Sunday, February 21, 2010
Film #26 of 2010 - Avatar
Directed by James "I'm the King of the World!" Cameron, Avatar is a science fiction/fantasy film about Jake (Sam Worthington), a paraplegic marine who, after his twin brother is shot "just for the paper in his wallet", steps into his place in a scientific experiment on the planet Pandora, where humans are merged with the indigenous people, the Na'vi, creating avatars whose bodies they can control with their mind in order to gain knowledge of their customs (and for the mercenary ones of the group, where to find deposits of priceless "unobtainium".) The marine brass, Col. Miles Quaritch (Stephen Lang) in particular is at odds with the scientists, led by Dr. Grace Augustine (Sigourney Weaver) due to their disparate philosophies of their mission, which leads to Jake being placed in the middle after Quaritch promises him new legs if he gets them the information they want. Jake finds himself conflicted the more he gets to know the Na'vi, especially when he meets Neytiri (Zoe Saldana), the one who teaches him the ropes.
Full disclosure: I really dislike science fiction films, and probably dislike fantasy films slightly more. The only reason why I saw Avatar was because it was Oscar nominated and I kind of had to, for completist's sake, because until now, I had avoided it like the blue plague. However, having said that, I had every intention of going into it with an open mind, not only because I had to pay $10.50 to see a matinee because they were only showing it in 3D (which doesn't work for me anyway because of my near-blind right eye), but I had to drive to an outlying theater to see it and endure the crowd of people around me excitedly seeing Shutter Island and, probably most important to me these days, invest a full three hours sitting in a chair watching the darn movie. So, believe me when I say that I really, really wanted to like Avatar, just for practical reasons alone.
Unfortunately, I still hated it. I wish that I could say that I was only bored for 95% of the film, but I honestly can't think of the 5% when I wasn't. The script, when not just plain bad (unobtainium, really?) was full of cliches, even borrowing from other films that I hate. (When the Colonel said, "We're not in Kansas anymore" about ten minutes into the movie the only thing that kept me from throwing something at the screen was the fact that I was not about to give up one of my smuggled-in cookies for this junk). I don't think anyone expects stellar acting in a big action movie, so I guess that my expectations were met in that affair. (And I'm just waiting for Sigourney Weaver's lips to fully recede into her face eventually. Maybe by the next Cameron film?)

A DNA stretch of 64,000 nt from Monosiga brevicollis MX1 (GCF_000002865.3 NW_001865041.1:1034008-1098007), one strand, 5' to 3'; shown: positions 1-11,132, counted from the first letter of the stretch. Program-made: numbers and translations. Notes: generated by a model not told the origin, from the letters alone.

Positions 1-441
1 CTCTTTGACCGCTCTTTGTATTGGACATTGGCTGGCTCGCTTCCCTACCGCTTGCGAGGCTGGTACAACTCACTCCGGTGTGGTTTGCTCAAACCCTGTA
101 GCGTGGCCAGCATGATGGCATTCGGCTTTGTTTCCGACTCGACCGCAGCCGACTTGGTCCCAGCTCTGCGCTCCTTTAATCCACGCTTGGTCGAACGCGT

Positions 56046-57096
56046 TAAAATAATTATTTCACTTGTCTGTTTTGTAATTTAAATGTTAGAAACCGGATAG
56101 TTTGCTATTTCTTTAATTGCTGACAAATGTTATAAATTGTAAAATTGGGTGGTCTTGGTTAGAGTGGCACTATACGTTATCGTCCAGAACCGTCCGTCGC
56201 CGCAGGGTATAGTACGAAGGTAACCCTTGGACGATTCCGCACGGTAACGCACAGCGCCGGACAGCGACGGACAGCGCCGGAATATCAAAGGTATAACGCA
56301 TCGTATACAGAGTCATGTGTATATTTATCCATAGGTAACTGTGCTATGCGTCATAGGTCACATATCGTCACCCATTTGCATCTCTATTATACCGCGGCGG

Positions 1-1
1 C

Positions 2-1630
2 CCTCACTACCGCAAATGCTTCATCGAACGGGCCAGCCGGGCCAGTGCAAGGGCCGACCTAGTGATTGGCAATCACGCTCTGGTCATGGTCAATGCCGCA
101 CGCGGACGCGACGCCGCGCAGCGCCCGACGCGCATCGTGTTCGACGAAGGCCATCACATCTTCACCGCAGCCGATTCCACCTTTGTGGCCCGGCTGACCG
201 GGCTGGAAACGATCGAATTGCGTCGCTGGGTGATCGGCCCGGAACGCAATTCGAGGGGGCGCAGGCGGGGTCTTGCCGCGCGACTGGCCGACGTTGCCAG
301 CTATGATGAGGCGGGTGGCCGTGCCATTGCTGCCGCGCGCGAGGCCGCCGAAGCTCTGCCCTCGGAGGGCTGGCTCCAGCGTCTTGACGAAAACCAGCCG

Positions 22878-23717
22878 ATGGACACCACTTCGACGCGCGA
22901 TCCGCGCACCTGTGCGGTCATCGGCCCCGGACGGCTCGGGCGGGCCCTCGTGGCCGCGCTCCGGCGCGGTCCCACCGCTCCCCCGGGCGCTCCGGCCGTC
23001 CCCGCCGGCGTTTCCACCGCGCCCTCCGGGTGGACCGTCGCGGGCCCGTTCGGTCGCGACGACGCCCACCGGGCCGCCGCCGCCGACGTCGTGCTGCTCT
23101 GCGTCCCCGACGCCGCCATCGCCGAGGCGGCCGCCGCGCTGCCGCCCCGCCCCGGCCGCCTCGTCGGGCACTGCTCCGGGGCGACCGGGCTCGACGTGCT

I wish I could say that the story was the only thing that was derivative about Avatar, but that would be a blessing. The entire movie was a brightly colored cut-and-paste of other movies, but with better technology, culminating in what was basically Dances with Wolves starring the Thundercats. (I wish I could take credit for the Thundercats thing, but I actually read that in another like-minded reviewer's entry on this film and thought it was brilliant.) Even James Horner's music was derivative...of his own work! There were several times during the film where the score, and then eventually, in the closing credits song, where I busted into, "Near...far...wherever you are..." because it sounded exactly like the theme from Titanic. Yet this guy keeps getting nominated for Oscars. I can't even say the same thing about Avatar as I did about Titanic; that I didn't like the film and thought it was lame, but it was technically very well done. I don't think there was anything all that great about the production values in Avatar, despite some impressive CGI, which I can see in a lot of other films that are easier to sit through and not be subjected to pseudo-bestiality "bonding" rituals with big pterodactyls and faceless horses. (Seriously, I'm not even kidding.)
Oh, James Cameron. You and I have a love-hate relationship. You love to make mediocre blockbuster movies that make a bajilion dollars and, well, I hate you. I am genuinely bewildered at the success this film has had, and all of the accolades it has received, because even looking at it from the most solicitous, outside-the-box point of view, I don't see it, and I especially don't understand all of the repeat viewings, unless there is a new form of masochism in town that I'm unaware of. In the case of my assessment of Avatar, I'm happy to be the iconoclast and go against the grain and say that it's a complete waste of time and money, and I'll have to seriously consider boycotting the Oscars next year if it wins Best Picture this year, because that would be a sad state of affairs. The only positive thing I can say about Avatar is that it reinforces how good most of its competitors in the Best Picture category are. (Go Team Bigelow!)
1 3/4 stars out of 5
(And only because I couldn't give it the same rating as The Lovely Bones and have a clear conscience, no matter how much I disliked this movie!)